Is Rhabdoid Tumor Curable?

Reviewed on 1/4/2022

What Is a Rhabdoid Tumor?

The prognosis for rhabdoid tumor is poor because they are very difficult to treat. Most children diagnosed with a rhabdoid tumor do not live more than a few years.
The prognosis for rhabdoid tumor is poor because they are very difficult to treat. Most children diagnosed with a rhabdoid tumor do not live more than a few years.

A rhabdoid tumor is a rare type of childhood tumor that often starts in the kidneys and other soft tissues such as the muscles attached to the bones of the skeleton.

These types of tumors are fast-growing and spread (metastasize) quickly to other parts of the body. 

Rhabdoid tumors that grow in the brain are called atypical teratoid rhabdoid tumors (ATRT). When these tumors grow outside the brain, they are called extra-cranial malignant rhabdoid tumors, malignant rhabdoid tumors, or MRTs. 

 

What Is the Life Expectancy for a Rhabdoid Tumor?

The average age at diagnosis is 15 months old and the prognosis is poor. In addition to growing and spreading rapidly, rhabdoid tumors are very difficult to treat. Most children diagnosed with a rhabdoid tumor do not live more than a few years. 

The prognosis depends on several factors, including the:

  • Size and location of the tumor
  • The extent of the disease
  • Tumor's characteristics 
  • Whether the tumor has spread (metastasized)
  • Tumor's response to treatment
  • Child’s age and overall health
  • Child's tolerance of medications, procedures, or therapies
  • Availability of new treatments

How Are Rhabdoid Tumors Treated?

Treatment for rhabdoid tumors usually involves a combination of one or more of the following: 

  • Surgery 
    • The first-line treatment in most cases
    • The doctor will attempt to remove the entire tumor
    • Depending on the size and location of the tumor, part of the kidney or all of the kidney may be removed
  • Chemotherapy 
    • Aggressive chemotherapy usually follows surgery
  • Radiation therapy 
    • May be given to children older than six months
  • Stem cell transplantation 
    • Treatment for malignant rhabdoid tumors may affect the body's ability to produce normal blood and immune cells so a stem cell transplant may be performed to help promote normal body and organ function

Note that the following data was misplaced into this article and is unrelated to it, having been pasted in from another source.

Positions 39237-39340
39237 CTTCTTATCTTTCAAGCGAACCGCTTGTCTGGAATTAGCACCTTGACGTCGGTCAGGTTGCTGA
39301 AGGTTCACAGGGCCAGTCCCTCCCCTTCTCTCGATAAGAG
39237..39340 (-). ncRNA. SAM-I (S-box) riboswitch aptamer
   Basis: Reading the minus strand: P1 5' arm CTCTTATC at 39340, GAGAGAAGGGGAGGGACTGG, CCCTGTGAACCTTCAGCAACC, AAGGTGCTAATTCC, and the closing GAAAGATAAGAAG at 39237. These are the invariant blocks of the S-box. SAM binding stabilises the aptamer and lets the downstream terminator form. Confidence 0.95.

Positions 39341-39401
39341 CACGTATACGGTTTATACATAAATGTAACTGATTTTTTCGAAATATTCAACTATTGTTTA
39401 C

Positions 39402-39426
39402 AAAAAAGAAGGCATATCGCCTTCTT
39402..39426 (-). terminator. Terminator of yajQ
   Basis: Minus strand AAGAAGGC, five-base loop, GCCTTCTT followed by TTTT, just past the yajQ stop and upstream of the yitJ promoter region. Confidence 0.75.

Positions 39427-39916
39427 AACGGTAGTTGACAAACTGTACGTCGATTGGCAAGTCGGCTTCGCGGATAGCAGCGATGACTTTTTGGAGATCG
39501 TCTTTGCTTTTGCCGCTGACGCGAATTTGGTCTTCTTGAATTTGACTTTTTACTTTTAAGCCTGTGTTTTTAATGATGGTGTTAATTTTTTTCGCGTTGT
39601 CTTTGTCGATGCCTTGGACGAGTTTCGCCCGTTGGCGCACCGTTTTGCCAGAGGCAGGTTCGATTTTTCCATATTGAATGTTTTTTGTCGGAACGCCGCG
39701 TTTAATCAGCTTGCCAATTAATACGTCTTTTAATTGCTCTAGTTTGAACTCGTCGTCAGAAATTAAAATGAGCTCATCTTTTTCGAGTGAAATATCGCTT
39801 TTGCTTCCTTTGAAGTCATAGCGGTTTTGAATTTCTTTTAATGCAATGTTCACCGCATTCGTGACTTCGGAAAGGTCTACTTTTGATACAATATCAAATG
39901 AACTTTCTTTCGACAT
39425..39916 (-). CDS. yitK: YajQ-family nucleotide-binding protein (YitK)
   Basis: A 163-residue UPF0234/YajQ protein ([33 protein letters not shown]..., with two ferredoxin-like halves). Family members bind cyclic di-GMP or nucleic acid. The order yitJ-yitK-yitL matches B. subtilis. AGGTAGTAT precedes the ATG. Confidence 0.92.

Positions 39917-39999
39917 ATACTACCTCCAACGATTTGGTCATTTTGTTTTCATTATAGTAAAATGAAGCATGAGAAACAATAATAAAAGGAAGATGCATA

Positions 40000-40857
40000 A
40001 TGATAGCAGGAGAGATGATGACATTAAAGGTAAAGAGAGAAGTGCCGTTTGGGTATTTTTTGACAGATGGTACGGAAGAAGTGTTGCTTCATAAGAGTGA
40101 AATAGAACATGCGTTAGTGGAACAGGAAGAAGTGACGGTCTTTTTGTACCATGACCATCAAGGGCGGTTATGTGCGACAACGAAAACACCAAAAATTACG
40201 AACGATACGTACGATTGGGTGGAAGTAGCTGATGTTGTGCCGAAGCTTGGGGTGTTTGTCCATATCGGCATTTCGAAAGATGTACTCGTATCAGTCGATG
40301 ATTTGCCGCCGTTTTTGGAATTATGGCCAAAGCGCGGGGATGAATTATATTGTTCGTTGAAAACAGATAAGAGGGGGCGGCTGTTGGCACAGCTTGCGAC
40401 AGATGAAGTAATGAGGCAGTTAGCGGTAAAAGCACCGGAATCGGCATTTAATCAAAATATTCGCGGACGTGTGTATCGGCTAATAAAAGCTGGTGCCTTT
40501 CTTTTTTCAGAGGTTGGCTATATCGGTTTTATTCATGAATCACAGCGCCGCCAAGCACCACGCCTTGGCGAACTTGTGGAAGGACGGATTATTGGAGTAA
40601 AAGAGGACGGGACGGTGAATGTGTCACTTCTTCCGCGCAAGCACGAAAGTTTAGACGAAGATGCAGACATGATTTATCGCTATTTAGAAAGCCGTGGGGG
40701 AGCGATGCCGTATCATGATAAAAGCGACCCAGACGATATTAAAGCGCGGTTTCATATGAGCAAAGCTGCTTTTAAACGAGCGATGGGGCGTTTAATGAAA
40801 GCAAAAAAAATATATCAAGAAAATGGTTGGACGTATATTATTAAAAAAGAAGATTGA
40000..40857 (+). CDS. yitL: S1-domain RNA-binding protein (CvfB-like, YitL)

• Supportive care to prevent and treat:
    • Infections
    • Side effects of treatments
    • Complications

What Are Symptoms of Rhabdoid Tumor?

Symptoms of a malignant rhabdoid tumor include: 

What Causes Rhabdoid Tumor?

The exact cause of a malignant rhabdoid tumor is unknown. A gene called SMARCB1 (also called INI1, SNF5, and BAF47) is mutated in almost all rhabdoid tumors, including malignant rhabdoid tumors.

How Are Rhabdoid Tumors Diagnosed?

In addition to a medical and physical examination, diagnostic procedures for a malignant rhabdoid tumor are used to determine the type of tumor and whether the tumor has spread (metastasized). Rhabdoid tumors are definitively diagnosed by using histologic analysis.

Tests that may be helpful in the workup include:

  • Blood tests
    • Complete blood cell (CBC) count
    • Blood calcium
  • Urinalysis
  • Imaging studies
    • Abdominal computed tomography (CT) scan
    • Abdominal magnetic resonance imaging (MRI) can
    • Abdominal ultrasound
    • Chest CT scan 
    • MR, CT, fluorodeoxyglucose (FDG), and/or positron emission tomography (PET) imaging of the brain 
    • Bone scan (there is debate as to whether this is needed) 
  • Biopsy (tissue sample)
    • The sample is tested for mutations in a gene called SMARCB1 (also called INI1, SNF5, and BAF47), which is turned off in nearly all rhabdoid tumors
    • If a mutation is found, additional tests may be recommended

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Reviewed on 1/4/2022
References
Image Source: iStock Images

https://www.childrenshospital.org/conditions-and-treatments/conditions/m/malignant-rhabdoid-tumor

https://emedicine.medscape.com/article/993084-overview